Voice of America reported on March 29 that President Barack Obama had returned to Washington from a brief, unannounced trip to Afghanistan, during which he pressed Afghan President Hamid Karzai to crack down on corruption and make his government more effective.
VOA News reported on March 25 that the United States and Russia have announced that a new strategic arms agreement will be formally announced when the presidents of both countries have spoken with one another about it. White House and Russian Foreign Ministry spokesmen say the conversation is expected soon.
Citing White House aides and Secretary of Defense Robert M. Gates, the New York Times reported on February 28 that President Obama is in the process of deciding on a new nuclear strategy for the United States, a strategy that “will permanently reduce America’s arsenal by thousands of weapons.”
Secretary of Defense Robert Gates complained in his February 23 speech at the National Defense University that our European NATO allies are not spending enough money on defense. These nations spend a much smaller percentage of the GDP and national budget on national defense than America does. Gate’s complaint, though, raises a more fundamental question: why is the United States still in NATO?
U.S. torture tactics have endangered relations with Great Britain in the wake of a decision by a British court to release a summary of the torture of British citizen Binyam Muhamad. “Diplomats and security officials said Wednesday,” Reuters wire service reported February 11, that “intelligence ties between London and Washington have been jeopardized by a British court's disclosure that a terrorism suspect was beaten and shackled in U.S. custody.”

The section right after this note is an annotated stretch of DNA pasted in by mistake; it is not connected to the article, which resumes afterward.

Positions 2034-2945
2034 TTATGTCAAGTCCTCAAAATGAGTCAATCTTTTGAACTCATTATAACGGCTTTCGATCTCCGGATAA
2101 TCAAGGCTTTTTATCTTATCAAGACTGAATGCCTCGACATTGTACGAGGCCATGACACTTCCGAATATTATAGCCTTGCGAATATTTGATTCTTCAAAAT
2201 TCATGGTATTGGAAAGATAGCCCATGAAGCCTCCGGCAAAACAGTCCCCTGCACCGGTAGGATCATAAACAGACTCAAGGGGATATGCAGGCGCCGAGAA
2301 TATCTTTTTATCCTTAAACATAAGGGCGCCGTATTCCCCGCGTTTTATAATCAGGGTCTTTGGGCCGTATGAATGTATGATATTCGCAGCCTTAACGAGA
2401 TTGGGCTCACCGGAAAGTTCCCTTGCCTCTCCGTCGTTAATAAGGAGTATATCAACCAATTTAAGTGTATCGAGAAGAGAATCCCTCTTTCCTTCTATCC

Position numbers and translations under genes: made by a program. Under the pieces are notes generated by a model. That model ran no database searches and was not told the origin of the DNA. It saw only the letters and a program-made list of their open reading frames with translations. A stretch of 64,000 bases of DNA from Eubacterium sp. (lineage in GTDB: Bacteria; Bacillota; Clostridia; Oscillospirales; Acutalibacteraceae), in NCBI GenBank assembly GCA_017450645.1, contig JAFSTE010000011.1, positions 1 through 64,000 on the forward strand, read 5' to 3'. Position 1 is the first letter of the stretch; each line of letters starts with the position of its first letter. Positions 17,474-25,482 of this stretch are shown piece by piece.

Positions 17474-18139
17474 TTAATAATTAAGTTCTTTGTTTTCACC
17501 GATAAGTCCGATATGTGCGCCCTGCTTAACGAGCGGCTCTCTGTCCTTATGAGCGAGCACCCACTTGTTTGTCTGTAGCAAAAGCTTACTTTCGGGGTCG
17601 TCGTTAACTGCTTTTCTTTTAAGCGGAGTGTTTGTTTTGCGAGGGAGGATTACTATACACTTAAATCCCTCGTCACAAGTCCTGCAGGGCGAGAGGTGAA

When Rep. Ron Paul (R-Texas) vented his frustration at further involvement by the United States in foreign countries despite constitutional limitations against such involvement, he declared: “Stay out of Yemen!” Unfortunately, almost no one is listening.
A Los Angeles Times report on January 27 noted that the Afghan government, U.S. officials, and NATO are working to prepare a new initiative to convince mid- and low-level Taliban fighters to come back into mainstream Afghan society.
In a January 26 report, the New York Times revealed newly obtained additional details from transcripts of diplomatic cables sent by U.S. Ambassador to Afghanistan Karl W. Eikenberry to his superiors last November, in which he warned about the inadequacies of Afghan President Hamid Karzai and took a position against the U.S. troop buildup favored by Gen. Stanley A. McChrystal, the commander of U.S. and NATO forces in Afghanistan.
In the wake of a nearly fatal display of U.S. security and intelligence agencies inability to protect the United States from airborne terrorists, the White House has joined forces with its equally befuddled British counterpart and announced a roster of responses aimed at preventing similar slip-ups in the future.